And Justice for All?

Why do we know the name Gabby Petito but not the name Stephanie Bentley?


“I can roll off the names of Laci Peterson, Chandra Levy, Natalee Holloway, Caylee Anthony, Gabby Petito, and not one person can roll off a missing Black or brown male or female that has garnered mainstream media [attention],” said Derrica Wilson, co-founder of the Black and Missing Foundation.

     You may have heard the name Gabby Petito or the name Brian Laundrie. The couple became famous overnight, but not for the reason you would expect. On September 11, 2021, Gabby Petito was reported missing following a cross-country trip with her boyfriend Brian Laundrie. Eight days later her remains were found in Wyoming and identified. The media immediately started covering the case and soon everyone knew the name, Gabby Petito. 

     According to the Washington Post, in a seven-day period Petito had been mentioned 398 times on Fox News, 346 times on CNN, and 100 times on MSNBC. The amount of coverage was shocking and brought up the idea of “white woman missing syndrome” which is a term used by social scientists to comment on the disproportionate media coverage that happens when a white, upper-middle-class woman goes missing as opposed to missing women who are not white, women of lower social class, and missing men or boys.

     When Clay Cabot ‘22 was asked if he knew who Gabby Petito was, he confidently said, “Yes.” When asked if he knew who Stephanie Bentley, Gwendolyn Turner, or Alison Woodruff, all recently missing POC, he said, “No.” 

     According to the Black and Missing Foundation, nearly 40% of missing persons are persons of color. So why is it that we know none of their names? 

     Ms. Lewis said, “I actually have a friend whose daughter is missing right now and it took days for it to get media coverage so this hits home on a personal level.” 

     A report done by the University of Wyoming showed that from 2011-2020 in the same area that Gabby’s body was found, 710 Native Americans were reported missing. Lynnette Grey Bull, the founder of a Wyoming-based group focused on advocating for missing and trafficked Native Americans, said this is because “White people were more likely to have an article written [about them] while they were still missing,” while “indigenous people were more likely to have an article written about them being missing only after they were found dead.”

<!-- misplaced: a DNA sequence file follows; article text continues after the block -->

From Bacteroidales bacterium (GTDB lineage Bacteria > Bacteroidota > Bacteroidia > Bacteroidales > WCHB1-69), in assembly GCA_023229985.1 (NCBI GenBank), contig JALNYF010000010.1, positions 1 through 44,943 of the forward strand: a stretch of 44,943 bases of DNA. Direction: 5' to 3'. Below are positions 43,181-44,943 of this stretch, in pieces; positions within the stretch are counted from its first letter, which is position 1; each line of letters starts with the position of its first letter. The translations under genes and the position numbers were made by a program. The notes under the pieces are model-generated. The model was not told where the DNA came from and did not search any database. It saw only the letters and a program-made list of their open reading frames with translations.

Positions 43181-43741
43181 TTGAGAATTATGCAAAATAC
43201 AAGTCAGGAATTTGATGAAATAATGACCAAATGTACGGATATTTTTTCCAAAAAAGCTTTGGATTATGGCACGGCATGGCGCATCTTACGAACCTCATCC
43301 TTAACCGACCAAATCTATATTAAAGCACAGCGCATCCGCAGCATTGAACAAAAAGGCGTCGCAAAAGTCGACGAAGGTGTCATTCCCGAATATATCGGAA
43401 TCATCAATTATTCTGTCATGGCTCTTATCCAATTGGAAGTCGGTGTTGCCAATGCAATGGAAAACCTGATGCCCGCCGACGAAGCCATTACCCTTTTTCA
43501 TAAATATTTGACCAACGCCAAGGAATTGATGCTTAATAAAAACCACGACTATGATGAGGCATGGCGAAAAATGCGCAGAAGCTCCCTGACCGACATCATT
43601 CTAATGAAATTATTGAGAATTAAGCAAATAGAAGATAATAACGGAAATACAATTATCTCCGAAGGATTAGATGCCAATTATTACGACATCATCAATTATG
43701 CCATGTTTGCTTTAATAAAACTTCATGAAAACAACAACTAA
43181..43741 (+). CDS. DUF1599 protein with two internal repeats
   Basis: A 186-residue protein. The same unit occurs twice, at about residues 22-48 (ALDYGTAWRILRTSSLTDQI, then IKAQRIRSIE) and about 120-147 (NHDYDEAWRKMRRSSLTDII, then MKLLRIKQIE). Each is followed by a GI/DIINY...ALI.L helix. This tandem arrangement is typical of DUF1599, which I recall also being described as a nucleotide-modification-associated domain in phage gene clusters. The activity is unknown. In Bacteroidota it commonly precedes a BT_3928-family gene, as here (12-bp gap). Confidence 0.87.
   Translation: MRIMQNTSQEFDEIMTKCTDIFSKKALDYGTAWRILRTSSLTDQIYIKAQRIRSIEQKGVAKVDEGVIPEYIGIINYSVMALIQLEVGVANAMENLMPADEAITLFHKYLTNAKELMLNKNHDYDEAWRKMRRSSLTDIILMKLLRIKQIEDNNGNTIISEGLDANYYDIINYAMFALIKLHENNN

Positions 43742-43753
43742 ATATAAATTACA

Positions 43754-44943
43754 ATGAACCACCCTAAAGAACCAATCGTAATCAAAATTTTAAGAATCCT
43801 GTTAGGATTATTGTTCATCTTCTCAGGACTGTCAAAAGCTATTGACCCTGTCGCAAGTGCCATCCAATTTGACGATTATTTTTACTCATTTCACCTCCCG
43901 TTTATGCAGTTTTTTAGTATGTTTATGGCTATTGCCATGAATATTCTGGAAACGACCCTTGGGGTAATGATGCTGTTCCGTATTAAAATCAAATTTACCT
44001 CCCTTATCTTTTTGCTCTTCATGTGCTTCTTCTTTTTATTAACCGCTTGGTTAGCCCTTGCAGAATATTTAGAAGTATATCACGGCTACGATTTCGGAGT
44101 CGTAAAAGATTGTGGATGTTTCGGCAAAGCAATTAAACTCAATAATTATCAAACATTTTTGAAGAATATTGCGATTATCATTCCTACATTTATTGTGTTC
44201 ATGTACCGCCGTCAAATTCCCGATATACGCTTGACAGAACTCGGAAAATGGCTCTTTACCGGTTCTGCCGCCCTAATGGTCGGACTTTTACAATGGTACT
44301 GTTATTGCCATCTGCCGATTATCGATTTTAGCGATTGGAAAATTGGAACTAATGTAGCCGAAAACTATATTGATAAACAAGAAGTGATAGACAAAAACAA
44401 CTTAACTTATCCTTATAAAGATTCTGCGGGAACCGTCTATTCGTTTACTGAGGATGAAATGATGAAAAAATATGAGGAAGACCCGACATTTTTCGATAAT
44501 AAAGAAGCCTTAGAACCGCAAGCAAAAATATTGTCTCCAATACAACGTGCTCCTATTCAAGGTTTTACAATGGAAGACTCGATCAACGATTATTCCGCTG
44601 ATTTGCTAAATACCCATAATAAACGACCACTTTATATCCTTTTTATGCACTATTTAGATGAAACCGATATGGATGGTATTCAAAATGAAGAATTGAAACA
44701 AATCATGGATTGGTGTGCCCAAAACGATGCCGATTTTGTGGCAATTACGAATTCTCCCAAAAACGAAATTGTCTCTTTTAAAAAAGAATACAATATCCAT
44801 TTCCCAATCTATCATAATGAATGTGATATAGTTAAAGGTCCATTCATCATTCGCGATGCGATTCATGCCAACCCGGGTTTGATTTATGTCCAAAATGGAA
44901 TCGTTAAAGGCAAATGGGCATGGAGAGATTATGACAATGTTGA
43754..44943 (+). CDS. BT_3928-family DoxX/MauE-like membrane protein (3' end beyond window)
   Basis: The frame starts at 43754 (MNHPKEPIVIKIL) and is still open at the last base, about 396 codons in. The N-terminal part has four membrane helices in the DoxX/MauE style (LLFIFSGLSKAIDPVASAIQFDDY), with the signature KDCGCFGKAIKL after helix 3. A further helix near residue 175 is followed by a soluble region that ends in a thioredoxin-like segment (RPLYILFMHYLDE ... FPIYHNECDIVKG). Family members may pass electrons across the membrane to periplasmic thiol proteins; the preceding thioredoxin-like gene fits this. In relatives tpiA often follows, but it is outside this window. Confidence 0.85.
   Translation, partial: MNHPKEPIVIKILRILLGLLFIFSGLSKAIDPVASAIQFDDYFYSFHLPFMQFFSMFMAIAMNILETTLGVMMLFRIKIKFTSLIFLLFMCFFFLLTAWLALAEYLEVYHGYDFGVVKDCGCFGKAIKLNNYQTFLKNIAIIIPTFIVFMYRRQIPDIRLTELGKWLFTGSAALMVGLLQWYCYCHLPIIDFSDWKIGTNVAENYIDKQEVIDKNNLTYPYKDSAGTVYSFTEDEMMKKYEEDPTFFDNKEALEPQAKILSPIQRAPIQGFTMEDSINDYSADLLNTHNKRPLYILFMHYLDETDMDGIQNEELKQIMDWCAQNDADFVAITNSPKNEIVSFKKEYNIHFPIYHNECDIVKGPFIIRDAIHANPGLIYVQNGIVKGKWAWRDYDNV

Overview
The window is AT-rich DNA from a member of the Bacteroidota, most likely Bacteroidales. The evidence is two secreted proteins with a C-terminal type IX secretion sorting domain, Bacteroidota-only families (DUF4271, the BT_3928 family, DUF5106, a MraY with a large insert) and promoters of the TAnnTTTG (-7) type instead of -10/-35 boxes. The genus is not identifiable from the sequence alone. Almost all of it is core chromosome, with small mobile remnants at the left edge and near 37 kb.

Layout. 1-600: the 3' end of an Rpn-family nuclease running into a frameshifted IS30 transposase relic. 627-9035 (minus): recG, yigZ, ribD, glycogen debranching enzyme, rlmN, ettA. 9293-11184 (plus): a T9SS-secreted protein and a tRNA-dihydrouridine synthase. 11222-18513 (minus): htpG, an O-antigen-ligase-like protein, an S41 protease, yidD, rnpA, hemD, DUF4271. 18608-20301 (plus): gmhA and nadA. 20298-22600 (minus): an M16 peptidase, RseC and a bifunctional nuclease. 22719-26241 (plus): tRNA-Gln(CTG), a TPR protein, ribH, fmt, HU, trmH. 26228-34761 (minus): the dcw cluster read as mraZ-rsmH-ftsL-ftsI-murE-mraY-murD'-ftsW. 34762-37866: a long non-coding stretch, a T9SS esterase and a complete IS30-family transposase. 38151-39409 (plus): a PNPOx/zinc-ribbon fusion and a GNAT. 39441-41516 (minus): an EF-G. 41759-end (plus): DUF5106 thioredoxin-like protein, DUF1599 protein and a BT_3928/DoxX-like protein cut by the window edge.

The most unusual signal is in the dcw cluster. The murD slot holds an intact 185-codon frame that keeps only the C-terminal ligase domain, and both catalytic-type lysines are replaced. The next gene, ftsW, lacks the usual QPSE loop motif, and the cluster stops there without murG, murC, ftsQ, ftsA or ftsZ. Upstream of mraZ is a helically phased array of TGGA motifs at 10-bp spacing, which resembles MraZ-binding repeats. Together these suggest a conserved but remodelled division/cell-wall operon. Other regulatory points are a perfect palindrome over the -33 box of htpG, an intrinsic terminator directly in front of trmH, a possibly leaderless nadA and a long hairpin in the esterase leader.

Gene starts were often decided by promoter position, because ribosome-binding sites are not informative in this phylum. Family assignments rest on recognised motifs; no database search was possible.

Some people have attributed the widespread coverage to the fact that Petito had a big online presence prior to her disappearance. Petito and Laundrie had a youtube channel showcasing their entire trip. Petito also regularly updated her Instagram followers of her whereabouts. Because this kind of social media presence can be an interesting component to a missing person case, people jumped to different platforms picking apart every video looking for clues. True crime fanatics have also pointed out that this case could be gaining traction because it has a very similar feeling to the Shanann Watts case,  in which she and two of her two kids were reported missing and later found murdered by her husband Chris Watts.

     This is not an issue that only relates to missing POC. Reports of missing men or boys, regardless of race, rarely get recognition as well.

     Justice can and should be afforded to all people. Asking why others aren’t getting justice does not mean that something should be taken away from Gabby Petito.

     If you are looking for a way to feel more involved, check out the website Our Black Girls. Founded in 2018 by activist Erika Marie, the website discusses the cases of African American girls or women who have gone missing. Another site to check out belongs to The Black and Missing Foundation. BAMFI is a non-profit 501(c)(3) organization whose mission is to bring awareness to missing persons of color. The foundation also provides vital resources and tools to the families and friends of these missing persons, and to educate the minority community on personal safety.